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The Afterlife of Billy Fingers: How My…
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The Afterlife of Billy Fingers: How My Bad-Boy Brother Proved to Me…

by Annie Kagan

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Showing 1-5 of 6 (next | show all)
Thank you for the ARC Goodreads Giveaway! I could not put this book down! I wanted to know what happened next! What did Billy say?? I really appreciated the book, for it was the closest to explaining the 'after life' as I myself feel how it 'works'?!? I would recommend it for anyone who has questions or is interested in the possibilities of an after life..! ( )
  Robin_Miller_Cresci | Jul 6, 2016 |
Annie Kagan has written one of the best Afterlife books I've read. But that's a qualified plaudit.

At core, this is the story of a younger sibling, Ms. Kagan, saddled, by life, with a ne'er-do-well alcoholic older brother, the eponymous, and deceased (but not entirely gone), Billy Fingers. The latter is an organized-crime kind of name and guy. He can't get off the booze. He creates all kinds of drama and havoc in his loved ones' lives. Ms. Kegan's story, then, is that of a younger sister finding a way to forgive her older brother. And Ms. Kagan really handles that part of the story well. Three-stars worth of "well," in fact.

But now to the matter of published accounts of Afterlife experiences.

We’re all familiar with books on the subject, right? We’ve all clucked our tongues at books of this kind, shelved and sheltered there in Barnes & Noble’s New Age section. We’ve all seen these books' authors addressing medium-sized, sartorially eccentric crowds, soft music playing in the background (perhaps some celtic Enya, some yonic Yanni, or maybe only the lonely susurration of subdued-yet-also-strangely-insistent panpipery): authorial men with their shaved heads and pale faces and brown corduroy pants and sensible Timberland dress shoes with clownishly rounded toes; men who evade perfectly reasonable questions of fact by touching their index fingers’ tips to the bottoms of their lips, in attitudes of feigned supplication, saying: I’m not sure if I can tell you about that; let me ask my spirit guide. And the women authors, these women of arcane erudition seated, ridiculously and indecorously, behind folding tables, elephantine women wearing knitted caftans and gauzy aquarelle scarves tied loosely about the neck, imperious women who brook neither dissent nor fashion advice, and who take irritating attitudes of soaring superiority over any and all other spiritual experiences that aren't their own. All of which is to say that, like you, I have my prejudices about Life After Death experiences and NDEs and the people who publish stories about them.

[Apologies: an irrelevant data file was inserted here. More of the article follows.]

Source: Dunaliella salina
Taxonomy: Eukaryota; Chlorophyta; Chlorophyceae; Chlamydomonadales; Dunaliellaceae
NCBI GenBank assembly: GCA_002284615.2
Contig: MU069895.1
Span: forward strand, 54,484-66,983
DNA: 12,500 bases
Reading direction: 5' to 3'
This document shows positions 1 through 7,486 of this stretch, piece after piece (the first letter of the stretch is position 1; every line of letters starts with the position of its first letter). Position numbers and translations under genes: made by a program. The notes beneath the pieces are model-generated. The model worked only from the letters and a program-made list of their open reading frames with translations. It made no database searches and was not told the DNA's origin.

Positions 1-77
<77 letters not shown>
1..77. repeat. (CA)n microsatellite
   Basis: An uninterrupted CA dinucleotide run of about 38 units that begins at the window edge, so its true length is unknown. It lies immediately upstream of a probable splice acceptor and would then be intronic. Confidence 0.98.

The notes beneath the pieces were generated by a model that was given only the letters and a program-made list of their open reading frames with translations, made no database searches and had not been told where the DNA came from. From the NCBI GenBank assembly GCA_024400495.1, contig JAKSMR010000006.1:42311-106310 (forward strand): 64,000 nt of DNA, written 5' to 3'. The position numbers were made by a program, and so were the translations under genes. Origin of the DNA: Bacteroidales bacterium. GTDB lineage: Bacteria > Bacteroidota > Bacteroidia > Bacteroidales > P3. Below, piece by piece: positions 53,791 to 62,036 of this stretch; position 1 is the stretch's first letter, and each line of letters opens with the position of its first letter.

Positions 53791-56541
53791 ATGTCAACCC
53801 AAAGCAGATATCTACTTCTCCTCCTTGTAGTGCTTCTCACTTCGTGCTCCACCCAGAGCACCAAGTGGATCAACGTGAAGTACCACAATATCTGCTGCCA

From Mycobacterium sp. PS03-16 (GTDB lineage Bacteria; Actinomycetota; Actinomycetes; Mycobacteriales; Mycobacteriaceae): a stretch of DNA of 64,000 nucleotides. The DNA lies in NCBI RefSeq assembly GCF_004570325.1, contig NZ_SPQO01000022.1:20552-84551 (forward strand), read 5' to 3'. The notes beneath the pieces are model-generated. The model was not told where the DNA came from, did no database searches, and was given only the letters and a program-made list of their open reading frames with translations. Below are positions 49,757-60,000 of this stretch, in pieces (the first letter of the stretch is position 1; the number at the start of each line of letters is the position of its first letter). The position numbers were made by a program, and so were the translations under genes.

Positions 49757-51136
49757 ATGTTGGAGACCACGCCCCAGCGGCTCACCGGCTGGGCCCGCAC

In fact, the two biggest problems I have with the genre are setting and veridicality.

Setting: All or most Afterlife stories occur in realms that are decontextualized to the point of absurdity. There are talks of radiant skies in outer space, of lapis lazuli lakes of pure glitter-sparkle splish-splash, of shining reticular ions, of rainbows, of guardian angels soaring on the backs of butterflies over rolling meadows, and the listener thinks, How exactly do I back my way out of this conversation? So what am I trying to tell you? Nothing. Everything. Sometimes a wind blows and you and I float along in light. I find terror and you find love; the difference, in other words, isn’t out there but in here. I’m pointing at my heart. Simply put: Describing the world of the dead to the living must be like performing Beethoven’s 9th Symphony via symbolic logic for a wombat. Ridiculous. Hopelessly quixotic. Even still, some authors perform the symphony better than others, and Ms. Kagan is down right Deutsche Grammophon-esque here.